Rhino Snot helps Marines combat damaging dust in Iraq

Lance Cpl. Cesar V. Lazo with Marine Wing Support Squadron 172, moves barrels of Rhino Snot at a construction site at Combat Outpost Rawah, Iraq in April 2008.


By CINDY FISHER | STARS AND STRIPES Published: August 27, 2008

AL ASAD AIR BASE, Iraq — Marines in Anbar province are up against more than insurgents. They have another potentially deadly "enemy" that can’t be killed, only contained.

They call it "moon dust," a baby powder-fine sand that can cause havoc when helicopters land.

Rotor backwash can kick up so much of the dust that it causes a brownout, obscuring the landing.

Upon their arrival from Okinawa to Al Asad Air Base in the spring, Marine Wing Support Squadron 172’s combat engineers were charged with managing the hazard at the temporary landing pads the squadron is building throughout Anbar.

The task was a first for the air support squadron, said 1st Lt. Emma Frowine, commander of the squadron’s Engineer Operations Company. Dust abatement is something normally done by ground support crews, she added.

So, they turned to a solution used by others — "Rhino Snot."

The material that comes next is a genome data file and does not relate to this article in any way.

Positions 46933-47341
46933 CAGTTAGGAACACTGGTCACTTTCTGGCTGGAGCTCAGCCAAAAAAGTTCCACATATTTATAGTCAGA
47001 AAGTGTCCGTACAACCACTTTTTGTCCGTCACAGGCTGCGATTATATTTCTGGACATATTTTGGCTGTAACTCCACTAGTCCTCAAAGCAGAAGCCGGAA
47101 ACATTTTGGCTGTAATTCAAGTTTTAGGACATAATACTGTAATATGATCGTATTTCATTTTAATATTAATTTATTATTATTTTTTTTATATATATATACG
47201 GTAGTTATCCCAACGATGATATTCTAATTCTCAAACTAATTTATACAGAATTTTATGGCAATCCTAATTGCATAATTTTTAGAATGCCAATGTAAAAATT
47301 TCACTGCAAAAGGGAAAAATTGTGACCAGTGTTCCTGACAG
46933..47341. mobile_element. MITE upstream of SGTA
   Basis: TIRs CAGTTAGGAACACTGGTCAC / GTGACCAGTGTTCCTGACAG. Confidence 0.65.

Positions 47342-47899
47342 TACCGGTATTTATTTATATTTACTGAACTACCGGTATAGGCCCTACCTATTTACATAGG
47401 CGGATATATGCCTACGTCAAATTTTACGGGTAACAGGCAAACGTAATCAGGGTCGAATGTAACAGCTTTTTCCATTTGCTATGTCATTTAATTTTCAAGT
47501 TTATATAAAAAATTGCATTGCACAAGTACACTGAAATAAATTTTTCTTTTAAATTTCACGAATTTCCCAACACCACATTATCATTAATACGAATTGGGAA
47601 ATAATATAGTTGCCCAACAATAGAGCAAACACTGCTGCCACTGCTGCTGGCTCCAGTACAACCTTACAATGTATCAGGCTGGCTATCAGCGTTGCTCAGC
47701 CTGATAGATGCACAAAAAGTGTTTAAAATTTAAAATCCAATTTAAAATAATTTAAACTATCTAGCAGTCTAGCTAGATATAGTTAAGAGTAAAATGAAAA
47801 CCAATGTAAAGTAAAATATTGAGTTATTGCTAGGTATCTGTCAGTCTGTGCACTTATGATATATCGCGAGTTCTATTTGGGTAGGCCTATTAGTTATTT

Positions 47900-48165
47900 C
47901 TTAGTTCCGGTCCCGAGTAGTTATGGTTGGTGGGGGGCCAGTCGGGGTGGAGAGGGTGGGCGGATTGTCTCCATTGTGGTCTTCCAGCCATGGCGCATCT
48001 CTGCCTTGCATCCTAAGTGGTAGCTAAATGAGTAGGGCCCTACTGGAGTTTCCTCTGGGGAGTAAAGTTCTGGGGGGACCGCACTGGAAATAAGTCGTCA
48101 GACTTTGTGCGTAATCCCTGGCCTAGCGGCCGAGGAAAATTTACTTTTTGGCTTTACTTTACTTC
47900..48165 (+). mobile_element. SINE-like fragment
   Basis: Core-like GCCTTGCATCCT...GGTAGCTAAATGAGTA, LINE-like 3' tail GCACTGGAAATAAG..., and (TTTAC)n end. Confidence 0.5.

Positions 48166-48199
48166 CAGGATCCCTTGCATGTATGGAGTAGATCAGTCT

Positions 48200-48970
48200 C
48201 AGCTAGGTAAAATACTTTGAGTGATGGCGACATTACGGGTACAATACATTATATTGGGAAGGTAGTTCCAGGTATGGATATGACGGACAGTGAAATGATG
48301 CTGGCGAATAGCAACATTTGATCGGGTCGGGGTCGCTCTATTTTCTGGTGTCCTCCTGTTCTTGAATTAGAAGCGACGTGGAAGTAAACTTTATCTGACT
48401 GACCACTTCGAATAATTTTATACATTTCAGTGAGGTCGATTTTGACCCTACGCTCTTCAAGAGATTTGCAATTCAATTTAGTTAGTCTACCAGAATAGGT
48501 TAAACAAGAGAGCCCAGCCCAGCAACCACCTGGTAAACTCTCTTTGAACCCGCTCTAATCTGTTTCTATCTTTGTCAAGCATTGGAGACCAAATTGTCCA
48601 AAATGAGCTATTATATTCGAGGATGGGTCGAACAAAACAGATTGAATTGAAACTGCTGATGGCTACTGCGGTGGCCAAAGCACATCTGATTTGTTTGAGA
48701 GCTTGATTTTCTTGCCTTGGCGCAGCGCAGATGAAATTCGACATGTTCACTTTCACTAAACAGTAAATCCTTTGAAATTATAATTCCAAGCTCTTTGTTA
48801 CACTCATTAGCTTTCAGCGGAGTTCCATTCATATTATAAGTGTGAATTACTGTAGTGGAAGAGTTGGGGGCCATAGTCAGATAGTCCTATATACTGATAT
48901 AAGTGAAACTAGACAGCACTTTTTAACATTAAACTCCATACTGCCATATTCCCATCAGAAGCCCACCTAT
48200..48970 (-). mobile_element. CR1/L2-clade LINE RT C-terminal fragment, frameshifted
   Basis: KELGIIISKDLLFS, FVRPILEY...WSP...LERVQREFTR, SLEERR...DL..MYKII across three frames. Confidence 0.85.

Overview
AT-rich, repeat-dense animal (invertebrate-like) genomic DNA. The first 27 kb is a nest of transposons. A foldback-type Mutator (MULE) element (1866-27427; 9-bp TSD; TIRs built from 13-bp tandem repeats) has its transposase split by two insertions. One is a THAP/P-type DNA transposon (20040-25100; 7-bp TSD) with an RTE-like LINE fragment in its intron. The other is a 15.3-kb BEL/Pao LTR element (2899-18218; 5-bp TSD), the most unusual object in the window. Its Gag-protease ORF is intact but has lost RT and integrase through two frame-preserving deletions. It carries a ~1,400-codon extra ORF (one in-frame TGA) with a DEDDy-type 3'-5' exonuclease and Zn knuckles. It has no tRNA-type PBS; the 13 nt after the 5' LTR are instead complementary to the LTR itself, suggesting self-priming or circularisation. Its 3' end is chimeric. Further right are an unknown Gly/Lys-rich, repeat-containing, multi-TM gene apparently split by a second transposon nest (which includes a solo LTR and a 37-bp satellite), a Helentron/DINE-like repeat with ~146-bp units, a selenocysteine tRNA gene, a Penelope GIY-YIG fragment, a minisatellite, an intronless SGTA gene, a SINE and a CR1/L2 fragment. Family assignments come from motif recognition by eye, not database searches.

Rhino Snot, the nickname for Envirotac II, is a glue-like substance used to harden the earth.

Troops first used it at a base in Yuma, Ariz., in the late 1990s. In 2002, it was put into use at Camp Rhino in Afghanistan, according to manufacturer Environmental Products & Applicacations Inc.’s Web site. At Camp Rhino, Marines started calling the goo "rhino snot," a moniker the company trademarked.

The material eventually breaks apart and is environmentally friendly, but it has taken some experimentation for her troops to put it to best use, Frowine said.

After scraping off as much dust as possible and leveling the landing surface, troops wet it with water and compact it so it won’t buckle under the weight of landing aircraft.

Gravel is then spread over the area and everything is compacted again. The next step is to spray on three or four layers of Rhino Snot.

"It’s incredibly messy," Frowine said. "Once you get it on your clothes, you won’t get it out."

Said Sgt. William Weatherspoon: "Whatever it touches, it destroys. It’s like worse than super glue. You really need to wear two layers of clothing or it will soak through to the skin."

And that’s when the situation can get really sticky.

"You have to scrape and rub to get it off your hands," Weatherspoon said. "It’s really fun when it gets into your hair because then you have to cut your hair."

It’s also hard on equipment, he said, so certain vehicles are used only for spraying the substance.

But it gets the job done.

"It works great" for building helo pads and combating the dust, Weatherspoon said.

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